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The intelligencer. (Anderson, S.C.) 1915-1917, September 09, 1915, Image 3

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THE WAR
Has not caused us to
Raise the Price, nor
Lower die Quality
of
"Town and Coontry'*
Paint
YET!
Anderson faint &
Color Co.
132 North Maha Street.
Phone 647.
A NICE BIG ROAST
of Beef/Pork or Hutton ls really one
of the best meats. For lt ls Just as
good cold as hot. So you can have
several meals with only one cooking.
Tell us to send" one for Sunday din
ner. Make it a big one, for our meats
are so choice that only a big one will
have enough left to cut uv old.
PHONE 6*4.
The Lily White Market
J. H. LINDSAY. Proprietor.
PIANO SACRIFICE
?.J*"J?*T? SJ?*'*"0 ln ? homo DCM- Andmon. To
o'ratuniiiiir w, oner trpmmidmi? dlacotmt
end mp,t libera Jinn, to flr>t who nptdloa. SUcktEr
ujc.1 but I? fv-rr^rohBlflon:pood Blfri?v "ff
and Dplondld quality. Address . -'"Ht
J. ?. STEWART, _ Bu INT. ITUSTA, U.
CASTOR! A
For Infants and Children
In Ur * Tor Over 30 Years
'Always bears
the
Signature of
"TIZ" FOR TIRED
SORE, ACHING FEET
.**.?> _- S
'Akt what relief. Ko more tired feet?,
no more burning feet, swollen, bad smell-,
lng, sweaty feet. No more pain in corns
callouses or bunions. No, matter .what!
alls your feet
or what under
the sun you've
tried without
getting relief.
Just use "TIZ."
TIZ" draws
put all tho poi
sonous exuda
tions which puff
up the feet;
"TIZ? is ma*-"
ical; "TIZ" ia
grand; "TIZ"
will cure., your
foot teoubleo so y
you'U noyer limp or draw up your fa**
pi pain, s YoUr shoes won't, seem tight
and your feet will never, never hurt or
get ?pre, swollen or tired.
Crt-A 85 cent^,box at any driig :$r
ilon?**.mcnt atore^ an^jjft^tfofy, ... i_
His Misfortune.,
? . A? horse dealer sold a 'norse to a
farmer, assuring him lt wes a beauty,
without is single fault. The farmer
met the dealer some time after and
said: "I consider you fairly BWlndlodJ
me with the horse you sold me, and
1 must halite-compensation."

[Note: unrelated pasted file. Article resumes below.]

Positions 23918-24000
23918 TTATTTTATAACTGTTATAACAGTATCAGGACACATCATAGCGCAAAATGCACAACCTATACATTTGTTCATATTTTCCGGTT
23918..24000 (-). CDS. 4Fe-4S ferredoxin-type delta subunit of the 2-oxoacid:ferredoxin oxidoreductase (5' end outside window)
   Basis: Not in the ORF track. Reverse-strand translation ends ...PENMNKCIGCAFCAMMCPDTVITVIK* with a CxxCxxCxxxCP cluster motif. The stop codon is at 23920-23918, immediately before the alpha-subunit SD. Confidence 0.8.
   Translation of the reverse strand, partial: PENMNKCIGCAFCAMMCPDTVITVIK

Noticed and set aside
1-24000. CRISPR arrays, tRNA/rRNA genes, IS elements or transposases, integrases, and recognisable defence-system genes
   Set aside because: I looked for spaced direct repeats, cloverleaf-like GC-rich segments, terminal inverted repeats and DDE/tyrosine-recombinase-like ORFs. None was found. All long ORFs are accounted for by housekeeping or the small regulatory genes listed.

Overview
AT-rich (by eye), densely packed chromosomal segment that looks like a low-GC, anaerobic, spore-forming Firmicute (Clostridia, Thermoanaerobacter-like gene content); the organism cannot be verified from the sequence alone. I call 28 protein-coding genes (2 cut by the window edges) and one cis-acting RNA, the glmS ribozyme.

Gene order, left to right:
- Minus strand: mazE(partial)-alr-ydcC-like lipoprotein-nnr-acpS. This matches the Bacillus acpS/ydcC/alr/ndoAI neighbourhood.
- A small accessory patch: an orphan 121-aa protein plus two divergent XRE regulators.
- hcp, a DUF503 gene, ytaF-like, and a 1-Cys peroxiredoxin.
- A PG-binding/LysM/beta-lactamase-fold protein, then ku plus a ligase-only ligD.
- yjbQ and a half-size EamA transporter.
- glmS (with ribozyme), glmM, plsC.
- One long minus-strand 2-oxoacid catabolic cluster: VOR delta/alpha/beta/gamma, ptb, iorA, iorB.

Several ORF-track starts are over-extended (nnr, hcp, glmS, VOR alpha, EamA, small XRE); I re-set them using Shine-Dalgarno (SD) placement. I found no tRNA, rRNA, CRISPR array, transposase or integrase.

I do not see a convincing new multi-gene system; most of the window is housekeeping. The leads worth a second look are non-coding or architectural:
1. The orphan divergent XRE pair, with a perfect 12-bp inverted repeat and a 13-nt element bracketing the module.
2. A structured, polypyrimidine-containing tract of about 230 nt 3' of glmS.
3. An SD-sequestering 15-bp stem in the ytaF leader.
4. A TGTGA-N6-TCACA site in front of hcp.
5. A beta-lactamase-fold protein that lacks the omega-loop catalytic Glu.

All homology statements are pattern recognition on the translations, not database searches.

"Oh,* said the dealer, '!wha:'svthe
matter wltlt.fciroT He Is Just what
I said he w??% al'n*t (her*
"No," said the farmer, "you said
he was without a single fault, and
'the horse ls stone deaf."
"Veil, eaid the horseman, "that
ts?'t Ms . fstuSt-that'6s (bis; misfor
tune , "_\Ve?kly Telegraph.
His ftest Was Broken.
O D. Wright, Rose morrl. Neb,
writes: "For about six mbntb? I waa
bothered with shooting and continual
pains in the region of my kidneys. My
rest wai broken nearly every night
by frequent action ot my kidney?. I
was advised by my doctor to try
Foley Kidney Filia ?nd One 50 coot
bottle mude a- well man ot rae. I ?m
always recommend Foley Kidney Pill?*
for I know they Are good." This Splen
did romedy.?or backache*, rheumatism,
sore muscle* and swollen Joints con
tains no habit forming drugs. Bold
everywhere.
(.Pittsburgh OaEette-Times.)
Premier Asquith i&ya JomV Bull ?An
laugh .at tho tmr of in/asion. but
somehow tho laugh sounds rattier
hysterical.
-'--?-r
Phon* 87
Belief it P erf dhu a nee.
There will De a benefit performance
at the Anderson theatre on Friday
for St. Joseph Catholic church. The
play "Ali for Old Ireland," promises
to be a most interesting one.
Ko be rt E. Lee Chapter.
The Robert E. Lee chapter will be
gin their fall meetings, the first to be
held at the Hotel Chlqtiola at four
o'clock Friday afternoon, September
10th.
All members are urged to come and
bring their dues.
Mrs. Raymond Beaty
President.
? Miss Vina Patrick leaves today for
Worchester, Mass., to attend the
weddings of a friend. She will make
the trip from Charleston by water.
Miss Sara Hayes will go to Char
leston today for a stay of several
days.
Mrs. Louise Murphy Roper tb st
home from the mountains.
Miss Elizabeth Rogers of Charles
ton is visiting Mrs. Carrie McCully,
on South Main street.
I'll 1 ??>+l IIHitll 1 '
I Personal jj
4 1 < a i ?MI * e 11 > 11 e., * in i '
Mr. T. J. Pelror, 3rd, was a visi
tor from Pelzer yesterday.
Mr. John Tucker and Mr. Bruce
Tucker were in the city yesterday
from Iva.
Mr. and Mrs. John Pruitt were in
thc oity from Starr yesterday.
Mr. and Mrs. J. A. McAllister of
Iva spent yesterday in Anderson.
Mrs. F. M. Cary and Miss Helen
Cary of Seneca were in the city yes
terday.
I" '
Miss Annie Dean of 8 ta rr was In
the city shopping yesterday.
Mr. and Mrs. W. Frank McGee add
Messrs. S. E. Leveretto and W. R.>
Mullina* ot Iva were in Anderson
yesterday afternoon.
Messrs. Will Sullivan. Jr., N. B.
ind Pat Sullivan have ' gone to Au
burn where they will attend school
this coming session.
Mr. J. E. Pettigrew of Iva passed
through ithe city yesterday en route
to Clemson.
Miss Lucile Webb was 1n the city
shopping yesterday.
Mr. Sam Wolfe went to Spartan
burg yesterday afternoon.
Mr. J. E. Horton of Belton was a
visitor in the city'yesterday.
Mr. and Mrs. C. Gadsden Sayre
and sen. Christie Sayre have gone to
the mountains on a few dava camp
ing trip. Mr. Sayre will enter Lin
wood college while away.
Dr. Carl M. Hall leaves,this morn